While Beijing admitted that it used water cannons, it maintained that the maneuver was meant to avoid a direct collision with Philippine military vessels.
Key allies, led by the US, quickly came to the Philippines’ rescue.
“Such actions by the PRC are inconsistent with international law and are the latest in repeated threats to the status quo in the South China Sea, directly threatening regional peace and stability,” the US State Department said in a statement.
“By impeding necessary provisions from reaching the Filipino service members stationed at Second Thomas Shoal, the PRC has also undertaken unwarranted interference in lawful Philippine maritime operations.
“The United States reaffirms an armed attack on Philippine public vessels, aircraft, and armed forces – including those of its Coast Guard in the South China Sea – would invoke US mutual defense commitments under Article IV of the 1951 US-Philippines Mutual Defense Treaty,” the US warned China.
Quickly after, other Western powers also joined in the chorus of condemnation, with Australia, Japan and Germany condemning China’s actions as “destabilizing” and “dangerous.” Canada also made it clear that it “unreservedly condemns the dangerous and provocative actions taken by the Chinese Coast Guard.”
MARCOS HOLDS HIS GROUND
The bone of contention in Philippine-China relations is Marcos’s decision to ramp up defense ties with the US. In particular, Beijing has been incensed by Manila’s decision to permit expanded presence by US troops in a whole host of facilities, including those close to Taiwan’s southern shores as well as to the contested islands in the South China Sea.
On multiple occasions, Marcos has maintained that the EDCA bases are purely for defensive purposes, dismissing criticisms by China and pro-Beijing elements at home, who have warned against unnecessary provocation.
“EDCA, first and foremost, is Philippine based. All countries in the world build bases. We do not question the bases being built by other countries except when they are being built on contested territory,” Teodoro said during a visit to Lal-lo, Cagayan, the location of one of the EDCA sites.
“This is Philippine territory, and it is our business what we do here just as long as it is for Philippine interest, and here the United States and we converge in our intended use for this, and it is not any other countries’ business to question what we do here,” he added, rejecting accusations by critics that the Marcos administration is either undermining Philippine sovereignty or provoking China.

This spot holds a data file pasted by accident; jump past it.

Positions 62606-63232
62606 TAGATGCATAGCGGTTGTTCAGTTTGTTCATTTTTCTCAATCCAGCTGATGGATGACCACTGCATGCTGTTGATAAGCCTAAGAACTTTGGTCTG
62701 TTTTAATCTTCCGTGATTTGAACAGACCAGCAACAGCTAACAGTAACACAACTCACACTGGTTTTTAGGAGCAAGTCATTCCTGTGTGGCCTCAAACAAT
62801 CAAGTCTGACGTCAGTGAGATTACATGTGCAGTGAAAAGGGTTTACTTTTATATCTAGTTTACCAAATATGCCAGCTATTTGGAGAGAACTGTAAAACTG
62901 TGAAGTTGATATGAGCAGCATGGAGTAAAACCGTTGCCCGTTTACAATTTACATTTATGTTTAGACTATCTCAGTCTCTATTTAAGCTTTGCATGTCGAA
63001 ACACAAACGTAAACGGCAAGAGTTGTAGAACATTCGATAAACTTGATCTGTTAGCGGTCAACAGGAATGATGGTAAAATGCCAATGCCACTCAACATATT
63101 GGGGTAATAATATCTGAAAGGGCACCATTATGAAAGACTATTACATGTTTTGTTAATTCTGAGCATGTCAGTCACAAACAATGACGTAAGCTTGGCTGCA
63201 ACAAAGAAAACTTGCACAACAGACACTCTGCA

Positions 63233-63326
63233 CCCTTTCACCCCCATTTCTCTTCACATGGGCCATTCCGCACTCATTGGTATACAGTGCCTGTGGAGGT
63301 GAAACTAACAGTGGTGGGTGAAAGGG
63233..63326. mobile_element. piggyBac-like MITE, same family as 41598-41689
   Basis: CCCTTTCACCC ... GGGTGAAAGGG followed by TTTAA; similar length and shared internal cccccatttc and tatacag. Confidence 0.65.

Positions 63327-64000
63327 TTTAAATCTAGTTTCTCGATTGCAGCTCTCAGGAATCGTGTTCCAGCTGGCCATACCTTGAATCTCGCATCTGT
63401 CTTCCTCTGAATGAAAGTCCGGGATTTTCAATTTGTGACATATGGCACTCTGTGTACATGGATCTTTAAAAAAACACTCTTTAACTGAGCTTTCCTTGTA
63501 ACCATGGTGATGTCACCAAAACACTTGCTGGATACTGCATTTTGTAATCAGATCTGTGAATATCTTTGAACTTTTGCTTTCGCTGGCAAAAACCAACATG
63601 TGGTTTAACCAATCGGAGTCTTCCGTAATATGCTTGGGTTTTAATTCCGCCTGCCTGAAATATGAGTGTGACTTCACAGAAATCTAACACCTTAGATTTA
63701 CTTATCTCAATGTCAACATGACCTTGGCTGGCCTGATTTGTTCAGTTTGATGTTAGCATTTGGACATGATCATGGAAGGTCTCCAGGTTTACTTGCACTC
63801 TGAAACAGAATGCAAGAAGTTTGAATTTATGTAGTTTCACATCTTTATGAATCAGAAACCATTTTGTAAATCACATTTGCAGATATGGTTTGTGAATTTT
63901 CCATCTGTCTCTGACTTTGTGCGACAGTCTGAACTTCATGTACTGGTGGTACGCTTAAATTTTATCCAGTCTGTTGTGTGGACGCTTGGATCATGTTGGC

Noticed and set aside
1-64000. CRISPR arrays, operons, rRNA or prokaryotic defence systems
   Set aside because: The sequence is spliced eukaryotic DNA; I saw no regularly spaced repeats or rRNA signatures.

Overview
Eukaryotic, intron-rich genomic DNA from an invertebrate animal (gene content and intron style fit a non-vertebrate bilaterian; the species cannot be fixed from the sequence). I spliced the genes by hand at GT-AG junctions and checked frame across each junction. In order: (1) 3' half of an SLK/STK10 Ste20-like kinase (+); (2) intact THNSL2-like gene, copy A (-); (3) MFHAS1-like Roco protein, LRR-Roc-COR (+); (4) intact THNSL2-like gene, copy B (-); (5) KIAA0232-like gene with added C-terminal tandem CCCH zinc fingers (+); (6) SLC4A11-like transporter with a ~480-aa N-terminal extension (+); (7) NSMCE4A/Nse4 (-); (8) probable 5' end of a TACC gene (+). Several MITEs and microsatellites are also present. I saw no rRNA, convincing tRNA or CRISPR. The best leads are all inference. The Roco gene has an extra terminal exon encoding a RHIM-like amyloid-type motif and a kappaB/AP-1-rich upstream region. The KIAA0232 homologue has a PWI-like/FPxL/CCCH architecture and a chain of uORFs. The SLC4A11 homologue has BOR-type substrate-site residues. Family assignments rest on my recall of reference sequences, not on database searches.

Although he maintained that the proximity of some EDCA bases to Taiwan is a “geographical accident,” the Philippine defense chief also insisted that the government continues “to plan on all contingencies, not merely any flashpoint between China and Taiwan, but any contingency within the [Pacific] theater.”
The Harvard-trained Filipino defense chief, who also served in a similar capacity in the late-2010s, also reiterated that the expansion of EDCA, including four additional bases in northern regions of the country, is crucial for Philippine national security.
He portrayed EDCA as indispensable to modernization of the Armed Forces of the Philippines, particularly emphasizing the need to enhance the Philippines’ disaster relief operations and “territorial defense” capacity.
“The EDCA is purely a logistical site of the United States to help us speed up operational tempo and response. These are non-offensive, but the rest of Philippine assets that will be positioned in EDCA sites are national-security items for our territorial defense,” Teodoro told the media in an interview.
“The lesson here is, we need to fast-track the construction for this Philippine base with EDCA facilities so that we could pre-position equipment, air assets, not only of the Philippine Air Force but the United States,” Teodoro added, signaling the Marcos administration’s determination to stay the course and defy both China and its proxies.